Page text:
Marianne van Loo is a Town Planner and recently obtained a Masters in photography from the University of Central Lancashire in the UK. She currently lives and works in South Delhi. Her interest in Urban Planning and Photography have merged with the project ‘Gurgaon, portrait of a city’. Her photographic work is heavily influenced by theorists on non-place and place, such as Debord and Lefebvre. Her Master thesis explored the relationship between photographers, who photographed Chinese cities and the production of space and non-space. Her own work is influenced by the work of Sze Tsung Leong, Nadav Kander and Edward Burtynsky. Marianne has exhibited her work in Manchester and London and she is an advocate of self-publishing. Her website can be visited at mariannevanloophotography.com.
As soon as I saw the city of Gurgaon, it fascinated me, as a planner and photographer. This new town seemed to have come up out of waste land, with no adequate infrastructure but with the most luxurious apartment complexes, golf course and shopping malls. A city with a very visible contrast between the poor, mainly the workers and the rich who can afford to use and live in the facilities provided. A city that is constantly changing and growing. A city that cried out to be explored visually, a history in the making.
Cara Louwman currently lives with her family in Gurgaon. When she moved from the Netherlands to Gurgaon she was fascinated by the rapid growth and the modern world that was created, from what was not long ago, a rural area. This new city keeps changing every day. But there is still a big contrast between the modern buildings, where the rich and middle classes live and work, and the slums, where the workers live, who work on new construction. Even the animals, like cows, pigs and stray dogs walking around in the streets, give this modern city an antiquated look.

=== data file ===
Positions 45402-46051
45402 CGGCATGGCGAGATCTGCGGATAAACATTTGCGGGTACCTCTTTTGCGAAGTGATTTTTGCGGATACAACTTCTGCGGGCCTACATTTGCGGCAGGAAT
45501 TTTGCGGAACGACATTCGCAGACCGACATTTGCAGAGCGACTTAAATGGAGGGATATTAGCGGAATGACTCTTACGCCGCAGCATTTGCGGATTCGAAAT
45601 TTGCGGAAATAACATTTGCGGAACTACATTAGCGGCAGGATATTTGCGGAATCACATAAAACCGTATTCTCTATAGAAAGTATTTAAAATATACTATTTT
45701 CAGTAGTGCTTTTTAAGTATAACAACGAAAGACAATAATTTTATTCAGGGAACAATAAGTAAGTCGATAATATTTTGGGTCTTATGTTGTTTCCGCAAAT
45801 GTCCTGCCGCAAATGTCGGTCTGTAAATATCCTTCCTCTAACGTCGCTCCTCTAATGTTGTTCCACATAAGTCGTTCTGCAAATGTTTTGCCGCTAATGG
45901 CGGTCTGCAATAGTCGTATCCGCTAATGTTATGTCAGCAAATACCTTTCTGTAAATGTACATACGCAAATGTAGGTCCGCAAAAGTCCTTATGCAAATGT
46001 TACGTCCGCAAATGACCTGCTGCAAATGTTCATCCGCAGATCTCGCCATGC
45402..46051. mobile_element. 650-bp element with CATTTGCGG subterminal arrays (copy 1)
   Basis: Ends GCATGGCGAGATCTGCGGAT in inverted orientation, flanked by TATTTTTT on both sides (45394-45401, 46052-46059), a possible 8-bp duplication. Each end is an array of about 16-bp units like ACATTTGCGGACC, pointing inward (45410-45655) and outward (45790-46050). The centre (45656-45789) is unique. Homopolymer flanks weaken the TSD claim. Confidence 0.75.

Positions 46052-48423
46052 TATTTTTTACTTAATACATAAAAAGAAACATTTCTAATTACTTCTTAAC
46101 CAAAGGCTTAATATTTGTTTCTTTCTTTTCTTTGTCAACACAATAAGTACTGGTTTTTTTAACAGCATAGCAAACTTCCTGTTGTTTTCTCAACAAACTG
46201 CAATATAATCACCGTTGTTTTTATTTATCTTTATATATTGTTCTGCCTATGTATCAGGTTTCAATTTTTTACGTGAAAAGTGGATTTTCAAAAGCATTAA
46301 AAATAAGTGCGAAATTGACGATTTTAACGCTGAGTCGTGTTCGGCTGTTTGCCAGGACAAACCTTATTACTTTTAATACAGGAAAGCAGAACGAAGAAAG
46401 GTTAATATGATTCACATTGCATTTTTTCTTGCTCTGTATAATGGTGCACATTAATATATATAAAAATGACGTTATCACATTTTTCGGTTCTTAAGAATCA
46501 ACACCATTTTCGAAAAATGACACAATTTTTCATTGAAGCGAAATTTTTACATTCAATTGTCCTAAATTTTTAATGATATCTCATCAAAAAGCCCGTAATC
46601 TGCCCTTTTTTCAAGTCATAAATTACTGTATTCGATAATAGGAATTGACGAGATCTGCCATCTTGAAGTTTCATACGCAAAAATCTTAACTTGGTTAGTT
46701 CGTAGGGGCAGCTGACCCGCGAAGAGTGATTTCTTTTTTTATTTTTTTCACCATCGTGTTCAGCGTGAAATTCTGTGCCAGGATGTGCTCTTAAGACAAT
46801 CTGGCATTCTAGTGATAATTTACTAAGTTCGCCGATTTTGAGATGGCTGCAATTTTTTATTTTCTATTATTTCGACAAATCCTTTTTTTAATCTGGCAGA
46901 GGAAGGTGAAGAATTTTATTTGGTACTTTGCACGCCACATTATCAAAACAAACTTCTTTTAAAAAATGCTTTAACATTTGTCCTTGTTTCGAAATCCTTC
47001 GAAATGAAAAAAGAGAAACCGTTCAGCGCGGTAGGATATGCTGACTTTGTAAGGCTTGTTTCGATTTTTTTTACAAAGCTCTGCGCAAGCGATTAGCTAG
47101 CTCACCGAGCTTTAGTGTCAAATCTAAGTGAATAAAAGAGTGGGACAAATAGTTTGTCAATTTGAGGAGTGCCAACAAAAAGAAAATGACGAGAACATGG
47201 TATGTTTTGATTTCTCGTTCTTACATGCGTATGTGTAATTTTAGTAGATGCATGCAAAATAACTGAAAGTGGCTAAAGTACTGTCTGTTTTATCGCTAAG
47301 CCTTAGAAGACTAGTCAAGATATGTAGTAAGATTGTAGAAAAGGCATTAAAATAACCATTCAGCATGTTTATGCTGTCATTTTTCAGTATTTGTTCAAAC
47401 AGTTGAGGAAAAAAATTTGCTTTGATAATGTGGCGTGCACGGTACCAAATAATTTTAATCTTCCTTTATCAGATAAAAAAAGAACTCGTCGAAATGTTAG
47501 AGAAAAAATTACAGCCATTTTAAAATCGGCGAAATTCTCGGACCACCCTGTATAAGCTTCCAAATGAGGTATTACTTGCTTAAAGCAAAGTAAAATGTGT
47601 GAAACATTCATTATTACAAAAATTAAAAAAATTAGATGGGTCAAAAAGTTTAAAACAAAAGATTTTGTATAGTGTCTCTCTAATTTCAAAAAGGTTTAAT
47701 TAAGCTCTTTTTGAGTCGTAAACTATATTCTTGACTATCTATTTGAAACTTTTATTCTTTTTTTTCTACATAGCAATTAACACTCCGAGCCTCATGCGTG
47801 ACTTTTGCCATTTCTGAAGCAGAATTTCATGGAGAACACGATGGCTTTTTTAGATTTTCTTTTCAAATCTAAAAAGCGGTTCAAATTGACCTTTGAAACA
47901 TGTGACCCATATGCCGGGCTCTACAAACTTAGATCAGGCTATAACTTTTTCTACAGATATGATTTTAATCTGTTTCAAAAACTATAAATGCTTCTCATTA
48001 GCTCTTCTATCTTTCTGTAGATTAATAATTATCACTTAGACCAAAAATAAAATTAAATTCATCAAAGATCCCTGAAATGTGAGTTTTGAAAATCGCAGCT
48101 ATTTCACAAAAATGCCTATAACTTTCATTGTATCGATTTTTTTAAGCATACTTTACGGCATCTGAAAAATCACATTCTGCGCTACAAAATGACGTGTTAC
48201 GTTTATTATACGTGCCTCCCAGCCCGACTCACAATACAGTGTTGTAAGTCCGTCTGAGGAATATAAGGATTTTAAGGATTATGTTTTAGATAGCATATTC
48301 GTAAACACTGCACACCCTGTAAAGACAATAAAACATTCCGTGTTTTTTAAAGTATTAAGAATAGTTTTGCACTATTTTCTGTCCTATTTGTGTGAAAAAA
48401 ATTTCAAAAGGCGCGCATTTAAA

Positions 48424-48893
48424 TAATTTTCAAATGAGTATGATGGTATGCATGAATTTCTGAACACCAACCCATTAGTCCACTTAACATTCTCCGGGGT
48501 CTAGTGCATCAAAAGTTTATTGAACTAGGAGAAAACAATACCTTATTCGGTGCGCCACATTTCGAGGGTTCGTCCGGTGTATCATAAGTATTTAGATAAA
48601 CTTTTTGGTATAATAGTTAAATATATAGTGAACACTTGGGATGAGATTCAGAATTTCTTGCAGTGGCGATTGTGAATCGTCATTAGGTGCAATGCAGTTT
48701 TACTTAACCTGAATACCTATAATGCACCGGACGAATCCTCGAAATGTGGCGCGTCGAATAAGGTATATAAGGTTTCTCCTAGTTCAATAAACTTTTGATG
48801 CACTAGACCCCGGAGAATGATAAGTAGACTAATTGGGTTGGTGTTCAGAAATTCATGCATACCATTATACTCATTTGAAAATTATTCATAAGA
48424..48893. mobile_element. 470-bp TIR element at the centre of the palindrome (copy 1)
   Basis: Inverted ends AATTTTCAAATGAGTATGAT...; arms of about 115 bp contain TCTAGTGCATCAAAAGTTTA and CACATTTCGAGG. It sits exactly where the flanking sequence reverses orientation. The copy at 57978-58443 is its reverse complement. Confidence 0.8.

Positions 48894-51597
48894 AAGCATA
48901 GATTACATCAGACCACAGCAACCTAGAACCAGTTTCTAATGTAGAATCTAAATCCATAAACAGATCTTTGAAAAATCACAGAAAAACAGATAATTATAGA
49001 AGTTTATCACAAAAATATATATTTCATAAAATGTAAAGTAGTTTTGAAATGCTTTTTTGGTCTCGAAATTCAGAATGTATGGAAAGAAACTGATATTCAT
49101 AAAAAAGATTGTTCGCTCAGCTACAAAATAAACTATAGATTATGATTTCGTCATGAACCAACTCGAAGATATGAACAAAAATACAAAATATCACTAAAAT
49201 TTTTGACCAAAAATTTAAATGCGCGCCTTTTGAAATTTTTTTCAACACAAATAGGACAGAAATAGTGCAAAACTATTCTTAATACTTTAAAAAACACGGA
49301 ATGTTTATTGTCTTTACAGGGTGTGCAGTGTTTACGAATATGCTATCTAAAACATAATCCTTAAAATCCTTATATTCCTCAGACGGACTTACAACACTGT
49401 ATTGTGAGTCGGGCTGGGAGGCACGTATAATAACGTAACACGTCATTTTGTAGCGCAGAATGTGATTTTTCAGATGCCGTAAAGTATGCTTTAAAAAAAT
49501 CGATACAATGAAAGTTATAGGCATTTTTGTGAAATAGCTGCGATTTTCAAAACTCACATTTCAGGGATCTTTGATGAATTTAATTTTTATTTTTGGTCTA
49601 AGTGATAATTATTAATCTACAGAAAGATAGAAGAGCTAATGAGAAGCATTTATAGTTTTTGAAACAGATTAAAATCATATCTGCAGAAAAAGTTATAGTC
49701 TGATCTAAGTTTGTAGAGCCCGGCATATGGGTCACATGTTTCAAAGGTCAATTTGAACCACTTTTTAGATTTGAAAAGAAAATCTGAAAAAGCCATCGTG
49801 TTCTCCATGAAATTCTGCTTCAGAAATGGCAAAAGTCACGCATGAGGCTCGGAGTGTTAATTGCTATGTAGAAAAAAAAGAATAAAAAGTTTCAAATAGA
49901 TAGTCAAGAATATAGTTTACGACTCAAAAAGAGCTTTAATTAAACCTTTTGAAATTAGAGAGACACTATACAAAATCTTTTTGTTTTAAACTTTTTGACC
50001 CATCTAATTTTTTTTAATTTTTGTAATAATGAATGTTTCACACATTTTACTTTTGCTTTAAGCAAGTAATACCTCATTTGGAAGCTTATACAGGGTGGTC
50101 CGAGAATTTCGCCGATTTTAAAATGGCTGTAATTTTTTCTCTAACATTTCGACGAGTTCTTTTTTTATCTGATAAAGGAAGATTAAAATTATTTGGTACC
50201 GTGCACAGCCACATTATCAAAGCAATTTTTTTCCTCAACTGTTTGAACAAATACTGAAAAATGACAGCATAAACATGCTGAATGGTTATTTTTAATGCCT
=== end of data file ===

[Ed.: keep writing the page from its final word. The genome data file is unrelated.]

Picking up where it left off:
After obtaining her Master Degree in Business Administration at the University of Groningen in the Netherlands, Cara works for more than 20 years in the public relations industry. Her first project was an image improvement programme for Taiwan. As communication is part of her life, she feels she has to show people the positive sites of Gurgaon: a modern city that’s alive. The making of the book ´Lines of Gurgaon, a portrait of a city´ was the perfect way to do this. It underlines that Gurgaon is an unique city in India, worthwile to visualize.